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RE: st: Dependent variable is a proportion


From   "Nick Cox" <n.j.cox@durham.ac.uk>
To   <statalist@hsphsun2.harvard.edu>
Subject   RE: st: Dependent variable is a proportion
Date   Thu, 13 May 2004 11:58:18 +0100

Gaussian family in this context? 

Nick 
n.j.cox@durham.ac.uk 

Jhilbe@aol.com
 
> If you have the denominator information you can use either a 
> grouped logistic or a poisson regression with offset. For 
> instance, suppose that the proportion of 16 years olds taking 
> a certain course is .30, meaning 30 students took the course 
> at a particular site which had a total of 100 students who 
> could have possibly taken the course. Of course, the same 
> proportion would obtain if there were 45 students taking the 
> course out of a possible 150. In fact, if you know the 
> proportion AND the denominator you can calculate the numerator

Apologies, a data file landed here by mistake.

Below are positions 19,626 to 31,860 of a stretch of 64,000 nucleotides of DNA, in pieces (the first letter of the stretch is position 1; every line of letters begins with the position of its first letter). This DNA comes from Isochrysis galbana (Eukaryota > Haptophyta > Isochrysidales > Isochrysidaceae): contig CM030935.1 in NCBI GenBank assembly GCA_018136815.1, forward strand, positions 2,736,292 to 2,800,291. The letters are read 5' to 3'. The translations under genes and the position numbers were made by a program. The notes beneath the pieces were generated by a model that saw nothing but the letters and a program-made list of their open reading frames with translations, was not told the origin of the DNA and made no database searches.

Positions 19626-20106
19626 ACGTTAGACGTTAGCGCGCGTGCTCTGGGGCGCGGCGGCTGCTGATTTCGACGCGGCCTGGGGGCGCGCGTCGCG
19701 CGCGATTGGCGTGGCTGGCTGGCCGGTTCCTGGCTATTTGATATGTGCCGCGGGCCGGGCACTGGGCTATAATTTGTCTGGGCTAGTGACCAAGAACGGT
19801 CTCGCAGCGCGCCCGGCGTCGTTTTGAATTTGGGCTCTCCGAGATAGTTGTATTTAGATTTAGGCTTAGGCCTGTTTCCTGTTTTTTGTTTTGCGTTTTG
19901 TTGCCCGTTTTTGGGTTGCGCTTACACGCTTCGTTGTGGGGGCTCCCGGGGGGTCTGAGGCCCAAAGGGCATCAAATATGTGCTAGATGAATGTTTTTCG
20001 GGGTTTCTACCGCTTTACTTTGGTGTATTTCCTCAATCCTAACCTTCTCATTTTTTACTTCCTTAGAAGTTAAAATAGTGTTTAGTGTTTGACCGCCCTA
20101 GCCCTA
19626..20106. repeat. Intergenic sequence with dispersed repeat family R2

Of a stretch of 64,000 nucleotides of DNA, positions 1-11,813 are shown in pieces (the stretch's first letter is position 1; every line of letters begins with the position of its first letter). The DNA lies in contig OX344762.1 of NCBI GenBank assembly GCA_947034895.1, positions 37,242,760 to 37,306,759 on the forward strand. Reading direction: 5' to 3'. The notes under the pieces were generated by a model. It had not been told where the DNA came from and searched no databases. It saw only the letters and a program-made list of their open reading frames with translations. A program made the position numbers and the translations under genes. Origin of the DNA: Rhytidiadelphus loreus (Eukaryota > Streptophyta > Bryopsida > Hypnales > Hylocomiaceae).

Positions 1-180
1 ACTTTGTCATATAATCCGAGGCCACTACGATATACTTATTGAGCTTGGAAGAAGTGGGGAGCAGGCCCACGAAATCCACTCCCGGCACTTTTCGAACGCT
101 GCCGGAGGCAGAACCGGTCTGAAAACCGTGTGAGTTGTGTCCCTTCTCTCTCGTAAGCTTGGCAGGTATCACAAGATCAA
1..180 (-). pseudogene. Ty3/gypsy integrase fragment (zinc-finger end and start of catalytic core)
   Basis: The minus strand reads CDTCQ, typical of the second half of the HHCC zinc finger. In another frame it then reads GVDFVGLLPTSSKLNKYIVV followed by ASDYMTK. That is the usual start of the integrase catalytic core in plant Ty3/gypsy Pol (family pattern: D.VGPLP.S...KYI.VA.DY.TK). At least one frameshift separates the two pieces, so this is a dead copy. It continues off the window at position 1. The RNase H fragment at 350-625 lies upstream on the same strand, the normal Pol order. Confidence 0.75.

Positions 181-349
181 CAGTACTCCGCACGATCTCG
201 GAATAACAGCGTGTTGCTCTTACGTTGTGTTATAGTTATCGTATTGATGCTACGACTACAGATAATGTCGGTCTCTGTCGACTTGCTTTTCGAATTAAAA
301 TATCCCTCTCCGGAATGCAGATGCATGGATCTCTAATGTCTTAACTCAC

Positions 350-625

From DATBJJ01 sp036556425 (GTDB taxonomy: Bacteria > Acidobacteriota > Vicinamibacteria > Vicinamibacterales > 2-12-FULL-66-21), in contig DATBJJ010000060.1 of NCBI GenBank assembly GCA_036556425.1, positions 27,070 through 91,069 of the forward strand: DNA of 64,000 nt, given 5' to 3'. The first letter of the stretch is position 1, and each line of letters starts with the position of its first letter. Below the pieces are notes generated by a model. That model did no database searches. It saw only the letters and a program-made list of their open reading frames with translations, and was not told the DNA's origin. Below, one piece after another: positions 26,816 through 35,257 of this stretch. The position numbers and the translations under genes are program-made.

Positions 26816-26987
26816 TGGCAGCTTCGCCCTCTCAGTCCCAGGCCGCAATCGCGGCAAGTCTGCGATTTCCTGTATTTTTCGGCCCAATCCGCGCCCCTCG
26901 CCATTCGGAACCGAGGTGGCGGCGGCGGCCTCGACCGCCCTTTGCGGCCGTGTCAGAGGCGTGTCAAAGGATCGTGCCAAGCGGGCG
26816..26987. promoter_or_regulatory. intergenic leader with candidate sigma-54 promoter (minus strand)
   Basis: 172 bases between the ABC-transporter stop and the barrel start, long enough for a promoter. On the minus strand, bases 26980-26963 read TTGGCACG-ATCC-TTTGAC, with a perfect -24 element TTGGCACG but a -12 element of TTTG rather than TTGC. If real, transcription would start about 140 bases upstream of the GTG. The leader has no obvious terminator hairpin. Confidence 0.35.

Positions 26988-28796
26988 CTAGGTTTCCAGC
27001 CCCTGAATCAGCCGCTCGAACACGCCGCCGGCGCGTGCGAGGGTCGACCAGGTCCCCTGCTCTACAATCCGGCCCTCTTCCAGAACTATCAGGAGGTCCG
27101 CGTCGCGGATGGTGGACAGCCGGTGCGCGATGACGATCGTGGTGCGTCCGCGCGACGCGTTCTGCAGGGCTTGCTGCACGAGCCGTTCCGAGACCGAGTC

> and you've got all you need for a rate parameterization 
> Poisson regression model (if the proportions are generally 
> small), or grouped logistic regression (if the proportions 
> are relatively large). 
> 
> Someone else may have a better idea on this, but this is my 
> thought on it.  You do not want to use a logit link with a 
> Gauassian family.   
 
> > The dependent variable I have is a proportion (percentage of 16 year
> > olds enrolled in a particular subject) which is between 0 and 86
> > percent. I am not sure about the linear form. My dependent 
> variable is 0
> > only in 3,980 cases out of 112,412 sample obs. Here a zero is a
> > structural one, because the school does not offer history (which is
> > choice subject). 
> > 
> > Would somebody suggest to me whether it would be better to perform a
> > logit transformation, or estimate -glm- with 
> > family(gaussian) and
> > link(logit). Any suggestion would be greatly appreciated!
 

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